This time of year is such a tease when you live in Upstate New York. One day it will be drizzly and 38, a few days later you’ll get some 65 and sunny weather that will lull you into dragging out your shorts. Then next thing you know *bam* back to the low 30’s and you’re in a sweater and jeans.
Those warm days almost fool you into thinking you could get started in the garden. But they lie. It’s far too cold and wet still. But that’s ok, there is a way around it!
This spring Walmart has a couple of “hacks” they want to share with customers–how to organize under your sink, how to decorate your table for Easter and how to plant a container herb garden. They asked all of us Walmart Moms to chose one of the topics and give it our own spin. You all know I couldn’t resist the gardening one!
Every year I plant a rather extensive herb garden right off our back deck up along the house. You really just have to take a couple steps from the kitchen door and you can be snipping fresh herbs. Lovage, sage, thyme, oregano, chives, parsley, stevia, borage, peppermint, lemon balm, rosemary, lemongrass. . . pretty much anything you could want herb wise that will grow in our climate is out there in a pot.
Unfortunately that fickle weather I was mentioning keeps me from actually doing anything out there to show you. We might have snow later this week according to the weather forecast and that would just FRY any of the tender herbs. Plus my Walmart doesn’t even have plant seedlings in the store yet–we don’t usually plant things out until Memorial Day around here. Seriously. If it isn’t peas, kale, spinach or lettuce, it’s not going in the ground until the end of May.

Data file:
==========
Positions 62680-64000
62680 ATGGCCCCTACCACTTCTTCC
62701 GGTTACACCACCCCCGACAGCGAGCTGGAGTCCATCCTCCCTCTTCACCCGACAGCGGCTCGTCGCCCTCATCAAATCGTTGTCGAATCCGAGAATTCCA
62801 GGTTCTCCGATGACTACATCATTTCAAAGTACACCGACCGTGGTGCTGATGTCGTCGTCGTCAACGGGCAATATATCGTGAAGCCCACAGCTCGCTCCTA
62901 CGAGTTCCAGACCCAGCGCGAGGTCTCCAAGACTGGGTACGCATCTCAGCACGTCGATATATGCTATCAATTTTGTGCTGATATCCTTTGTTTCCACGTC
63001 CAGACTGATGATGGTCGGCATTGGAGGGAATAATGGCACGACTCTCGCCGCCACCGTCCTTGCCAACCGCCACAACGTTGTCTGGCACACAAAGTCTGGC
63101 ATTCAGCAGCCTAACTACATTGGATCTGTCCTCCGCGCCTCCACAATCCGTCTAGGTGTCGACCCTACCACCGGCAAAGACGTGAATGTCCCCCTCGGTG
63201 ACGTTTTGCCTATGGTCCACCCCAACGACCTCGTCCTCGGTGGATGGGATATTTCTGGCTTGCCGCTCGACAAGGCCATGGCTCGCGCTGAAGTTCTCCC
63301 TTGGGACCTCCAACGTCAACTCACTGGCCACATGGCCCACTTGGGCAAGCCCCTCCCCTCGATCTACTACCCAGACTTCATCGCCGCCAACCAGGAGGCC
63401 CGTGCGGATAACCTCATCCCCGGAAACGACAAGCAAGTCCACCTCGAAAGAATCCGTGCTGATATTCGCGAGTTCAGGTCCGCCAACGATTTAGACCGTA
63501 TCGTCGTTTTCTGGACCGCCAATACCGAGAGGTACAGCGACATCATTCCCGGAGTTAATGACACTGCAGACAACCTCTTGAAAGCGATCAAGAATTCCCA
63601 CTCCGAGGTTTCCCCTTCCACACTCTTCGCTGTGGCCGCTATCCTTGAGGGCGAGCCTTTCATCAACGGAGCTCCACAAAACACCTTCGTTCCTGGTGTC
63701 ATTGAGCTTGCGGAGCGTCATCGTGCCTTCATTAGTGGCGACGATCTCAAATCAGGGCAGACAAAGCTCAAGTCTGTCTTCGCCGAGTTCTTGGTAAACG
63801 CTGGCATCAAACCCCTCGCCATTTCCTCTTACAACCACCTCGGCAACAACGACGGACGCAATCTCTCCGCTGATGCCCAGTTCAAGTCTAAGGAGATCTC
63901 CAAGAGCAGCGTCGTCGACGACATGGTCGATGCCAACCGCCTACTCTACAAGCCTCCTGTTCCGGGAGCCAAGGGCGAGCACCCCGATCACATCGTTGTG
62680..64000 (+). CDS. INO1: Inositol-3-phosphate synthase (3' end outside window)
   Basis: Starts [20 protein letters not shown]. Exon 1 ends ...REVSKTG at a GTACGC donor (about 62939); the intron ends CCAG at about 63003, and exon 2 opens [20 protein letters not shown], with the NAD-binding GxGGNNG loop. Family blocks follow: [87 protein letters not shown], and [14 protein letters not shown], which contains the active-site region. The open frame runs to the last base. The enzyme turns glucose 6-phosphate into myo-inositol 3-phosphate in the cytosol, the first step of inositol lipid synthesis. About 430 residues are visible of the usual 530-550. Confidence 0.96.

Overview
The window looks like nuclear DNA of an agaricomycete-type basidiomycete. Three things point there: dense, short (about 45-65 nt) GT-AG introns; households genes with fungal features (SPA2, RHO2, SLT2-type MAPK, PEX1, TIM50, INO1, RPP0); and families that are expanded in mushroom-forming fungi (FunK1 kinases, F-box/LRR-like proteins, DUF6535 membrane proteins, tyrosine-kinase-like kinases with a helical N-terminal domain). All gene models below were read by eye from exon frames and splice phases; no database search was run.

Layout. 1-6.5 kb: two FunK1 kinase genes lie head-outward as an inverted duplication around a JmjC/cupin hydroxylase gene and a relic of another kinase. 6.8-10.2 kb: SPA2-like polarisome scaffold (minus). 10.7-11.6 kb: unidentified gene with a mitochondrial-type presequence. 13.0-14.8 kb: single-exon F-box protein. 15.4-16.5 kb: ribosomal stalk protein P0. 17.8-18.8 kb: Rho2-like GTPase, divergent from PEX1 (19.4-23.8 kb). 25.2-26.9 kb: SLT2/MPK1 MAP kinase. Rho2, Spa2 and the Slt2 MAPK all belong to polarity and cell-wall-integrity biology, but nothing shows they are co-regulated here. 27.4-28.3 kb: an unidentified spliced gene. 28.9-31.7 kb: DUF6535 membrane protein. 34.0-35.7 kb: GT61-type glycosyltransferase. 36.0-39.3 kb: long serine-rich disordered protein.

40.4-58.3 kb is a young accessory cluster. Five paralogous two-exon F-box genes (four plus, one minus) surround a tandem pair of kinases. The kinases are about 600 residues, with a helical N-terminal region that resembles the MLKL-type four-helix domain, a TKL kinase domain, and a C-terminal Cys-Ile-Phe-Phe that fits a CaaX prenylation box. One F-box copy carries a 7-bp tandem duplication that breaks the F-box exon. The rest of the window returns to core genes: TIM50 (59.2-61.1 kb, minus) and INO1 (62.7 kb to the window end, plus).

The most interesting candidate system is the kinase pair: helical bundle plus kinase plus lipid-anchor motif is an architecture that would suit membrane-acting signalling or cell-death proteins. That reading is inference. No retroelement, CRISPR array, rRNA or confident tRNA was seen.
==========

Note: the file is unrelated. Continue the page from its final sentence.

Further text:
But that doesn’t mean I can’t grow herbs!
That’s right, why not have a few herbs indoors to use in my cooking for now but can plant out in my big planters come true spring? I headed out to my local Walmart to see what I could find in their lawn and garden selection. I picked up some soil (I really should have gotten potting soil–but I was grabbing seed starting mix to, well, start seeds) some herb seeds and a really cute planter. Don’t you just love the little chalkboards?
Now, this planter would actually be a poor choice if I wanted to keep my herbs alive indoors year round. The pots are really small. Small pot means a small amount of soil–which means there is not much ability to retain water. So when you plant into little planters like this, you have to water frequently. To keep herbs alive indoors long term I’d want something like a 4-6 inch pot and I’d use really potting soil to help with moisture retention so I wouldn’t have to water daily.
The next step is actually to start the seeds. I recently did an entire post on How to Start Seeds–so you can pop on over there to get the whole gist of it. Here’s the thing though. . . doing a blog post with planters that basically just look like they are full of soil isn’t very impressive. As I mentioned before my Walmart doesn’t have any spring garden plants in stock yet (I frequently buy my herbs as seedlings instead of starting from seed–except for cilantro and basil. . . those grow like weeds for me). So here’s a trick. Did you know most Walmarts carry potted herbs in the grocery department, up front by the fruits and salad greens?
That’s right! Live, organic herbs for under $3 a pot. I picked up rosemary, mint and basil. They were just the right size to fit down into the pots–I didn’t even have to use any of the soil I purchased.
They look so fresh and fun, and with a bit of daily watering and care I can keep them healthy for a couple of months until it’s time to plant them out in the backyard container herb garden. In the meantime, I can clip off a bit of rosemary, mint or basil to add some fresh herb flare to my cooking.